A. It is very unlikely that the light from a welding torch will physically damage your camcorder in the same way pointing your camera at the sun would. Welding equipment does throw off an awful lot of light, with some of the most damaging light produced in the IR and UV spectrum, which is invisible to humans. Your camcorder can “see” this light, however, and it may affect the exposure in unpredictable ways.
Pragmatically, what do you want to shoot? Long and medium shots of someone welding will not damage your camera, but the actual welding arc will be totally blown out and over exposed. If you want to shoot closeup details of the spot being welded, you will need to shield your camera to get a proper exposure and we can think of no better or economical solution than a piece of welder’s filter plate glass. It comes in various shades from 4-14 (with 14 being the darkest). Prices start at around $0.70 for a 2×4-inch piece of glass, so you might want to get a couple of shades to experiment with. As an added bonus, #14 glass is dark enough to protect your eyes and your camcorder even from the sun.
Q. Brian Pogue’s July 2003 article on Lux begs the question of why Videomaker doesn’t include a low light subjective rating based on the opinion of three secretaries and an assistant editor. You might give two ratings: the lux level at which picture deterioration is first noticed and the lux rating where the picture quality becomes unusable. A table of such ratings for past and future cameras might help until the EIA-639 standard is adopted. I might note that my Hi8 TR940 cameras are clearly superior to my digital TRV740 in low light levels.
Michel and Kathleen Caldwell
A. Very astute observations. In the past, we have declined to print manufacturer reported lux numbers, since there were no good standards. All of the major manufacturers have stated that they now support the EIA-639 standard (released in July 1996 and available as CEA-639 from for $49) for measuring lux. As a relative measurement of sensitivity, these numbers will be more valuable to the consumer and we will bring these self-reported figures to you when available.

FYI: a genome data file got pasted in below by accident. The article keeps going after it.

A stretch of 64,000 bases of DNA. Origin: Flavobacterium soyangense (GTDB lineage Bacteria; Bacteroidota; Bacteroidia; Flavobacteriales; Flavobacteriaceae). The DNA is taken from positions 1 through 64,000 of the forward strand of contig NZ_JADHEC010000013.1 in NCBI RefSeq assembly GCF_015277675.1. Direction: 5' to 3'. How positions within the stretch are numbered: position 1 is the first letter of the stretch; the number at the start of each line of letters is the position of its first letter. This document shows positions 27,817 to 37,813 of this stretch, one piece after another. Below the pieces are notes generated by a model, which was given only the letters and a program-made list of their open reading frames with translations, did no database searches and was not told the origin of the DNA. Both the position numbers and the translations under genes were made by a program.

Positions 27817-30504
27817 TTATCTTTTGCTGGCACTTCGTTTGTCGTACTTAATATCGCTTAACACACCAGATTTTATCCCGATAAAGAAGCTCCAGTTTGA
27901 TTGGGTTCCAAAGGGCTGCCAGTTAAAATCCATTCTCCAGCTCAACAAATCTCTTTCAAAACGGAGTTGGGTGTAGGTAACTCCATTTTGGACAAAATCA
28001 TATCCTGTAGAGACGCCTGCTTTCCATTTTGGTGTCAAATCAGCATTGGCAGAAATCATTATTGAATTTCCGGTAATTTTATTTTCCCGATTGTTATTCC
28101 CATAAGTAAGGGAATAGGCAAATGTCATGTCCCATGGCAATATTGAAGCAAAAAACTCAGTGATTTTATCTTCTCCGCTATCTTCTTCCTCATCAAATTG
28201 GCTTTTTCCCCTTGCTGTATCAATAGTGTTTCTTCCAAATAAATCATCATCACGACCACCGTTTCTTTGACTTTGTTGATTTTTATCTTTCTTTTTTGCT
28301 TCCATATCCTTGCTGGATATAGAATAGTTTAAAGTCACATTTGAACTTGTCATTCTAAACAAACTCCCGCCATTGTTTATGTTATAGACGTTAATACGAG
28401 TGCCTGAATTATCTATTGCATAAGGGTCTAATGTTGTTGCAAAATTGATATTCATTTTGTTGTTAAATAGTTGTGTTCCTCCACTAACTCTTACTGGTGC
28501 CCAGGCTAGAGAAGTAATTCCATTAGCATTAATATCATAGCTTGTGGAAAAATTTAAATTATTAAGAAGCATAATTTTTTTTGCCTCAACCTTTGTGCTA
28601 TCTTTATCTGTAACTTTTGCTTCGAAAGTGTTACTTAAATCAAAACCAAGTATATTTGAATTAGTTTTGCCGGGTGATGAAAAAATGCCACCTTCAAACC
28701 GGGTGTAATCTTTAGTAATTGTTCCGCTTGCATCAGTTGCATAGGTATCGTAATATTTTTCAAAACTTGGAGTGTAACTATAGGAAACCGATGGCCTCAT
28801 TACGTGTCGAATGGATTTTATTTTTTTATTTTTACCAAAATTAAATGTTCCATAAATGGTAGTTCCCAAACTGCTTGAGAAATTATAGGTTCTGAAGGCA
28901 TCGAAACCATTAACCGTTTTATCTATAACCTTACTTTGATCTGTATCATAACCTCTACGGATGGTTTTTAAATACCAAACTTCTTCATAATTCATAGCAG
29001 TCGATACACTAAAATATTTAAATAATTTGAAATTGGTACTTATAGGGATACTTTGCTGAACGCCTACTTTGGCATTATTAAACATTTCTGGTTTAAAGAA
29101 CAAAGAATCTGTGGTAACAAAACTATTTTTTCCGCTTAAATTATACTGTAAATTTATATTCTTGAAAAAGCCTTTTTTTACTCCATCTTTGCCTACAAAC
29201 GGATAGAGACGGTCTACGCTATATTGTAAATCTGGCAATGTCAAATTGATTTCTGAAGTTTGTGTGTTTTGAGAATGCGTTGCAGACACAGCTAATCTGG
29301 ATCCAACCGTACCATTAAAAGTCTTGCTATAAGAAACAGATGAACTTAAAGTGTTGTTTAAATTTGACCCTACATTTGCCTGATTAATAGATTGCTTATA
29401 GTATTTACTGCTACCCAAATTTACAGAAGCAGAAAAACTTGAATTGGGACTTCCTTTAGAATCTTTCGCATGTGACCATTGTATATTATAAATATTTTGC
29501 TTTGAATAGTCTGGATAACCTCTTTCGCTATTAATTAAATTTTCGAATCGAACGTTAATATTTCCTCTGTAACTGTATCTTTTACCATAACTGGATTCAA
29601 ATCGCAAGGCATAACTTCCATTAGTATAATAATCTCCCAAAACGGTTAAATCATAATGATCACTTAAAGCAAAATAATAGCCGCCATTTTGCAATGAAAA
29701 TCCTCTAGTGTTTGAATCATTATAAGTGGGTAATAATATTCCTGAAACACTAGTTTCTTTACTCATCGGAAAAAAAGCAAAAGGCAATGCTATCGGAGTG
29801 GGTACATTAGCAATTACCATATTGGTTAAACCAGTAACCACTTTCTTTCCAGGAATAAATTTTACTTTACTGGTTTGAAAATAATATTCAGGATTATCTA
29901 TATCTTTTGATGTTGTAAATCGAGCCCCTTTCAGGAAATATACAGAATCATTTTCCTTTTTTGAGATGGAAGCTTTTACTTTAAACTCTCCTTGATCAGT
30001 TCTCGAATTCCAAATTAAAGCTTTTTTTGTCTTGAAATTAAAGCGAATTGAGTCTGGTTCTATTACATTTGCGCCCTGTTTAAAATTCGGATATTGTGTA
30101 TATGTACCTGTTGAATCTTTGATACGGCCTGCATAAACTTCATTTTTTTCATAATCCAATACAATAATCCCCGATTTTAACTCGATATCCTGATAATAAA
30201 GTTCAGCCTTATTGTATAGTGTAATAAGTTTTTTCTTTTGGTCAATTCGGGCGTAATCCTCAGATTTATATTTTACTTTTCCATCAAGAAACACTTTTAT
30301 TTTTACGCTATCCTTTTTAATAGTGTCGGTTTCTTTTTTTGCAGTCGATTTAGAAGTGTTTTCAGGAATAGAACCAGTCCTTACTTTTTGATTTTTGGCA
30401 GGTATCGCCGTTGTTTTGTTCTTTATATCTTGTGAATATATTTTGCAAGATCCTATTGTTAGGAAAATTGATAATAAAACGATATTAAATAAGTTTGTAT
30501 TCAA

Most simply: a larger lens and a larger CCD mean better low-light performance. The 394-inch primary mirrors of the Keck telescopes obviously collect more light than the ultra-small DVP9 from JVC. Beyond that, the issue gets very complex. For example, pixel density on the CCD is important. It is also fairly simple to boost the electronic sensitivity of the CCD, but this adds electronic noise to the picture. Boost the electronic gain high enough (many cameras have a manual gain control that goes up to +18dB) and you can shoot video in extremely dark situations. Black areas in the shot, however, will be filled with grainy color noise. The low-light performance of a particular camera, therefore, subjectively depends, to some extent, on what you are willing to compromise.
There are also tricks that can allow a camera to shoot in even less light. For example, cameras that can shoot in an infrared (IR) illuminated mode can get-green-and-grainy video even in no-light situations. Other cameras have slow shutter modes (down to 1/4-second) that will produce stuttery (but colorful) images in very dark situations.
You have some good ideas about measuring the light level (which is easy) at which “picture deterioration is first noticed,” but there is rarely a clear and sudden point where this occurs. Indeed, some cameras show just a hint of color noise in black areas in many situations. Likewise, when exactly does the “picture quality become unusable?” We are not trying to weasel out of giving you an answer, but we hope you appreciate our difficulties. We are always improving our testing procedures and may have a standardized benchmark procedure at some future date.
D. Eric Franks is Videomaker‘s Technical Editor.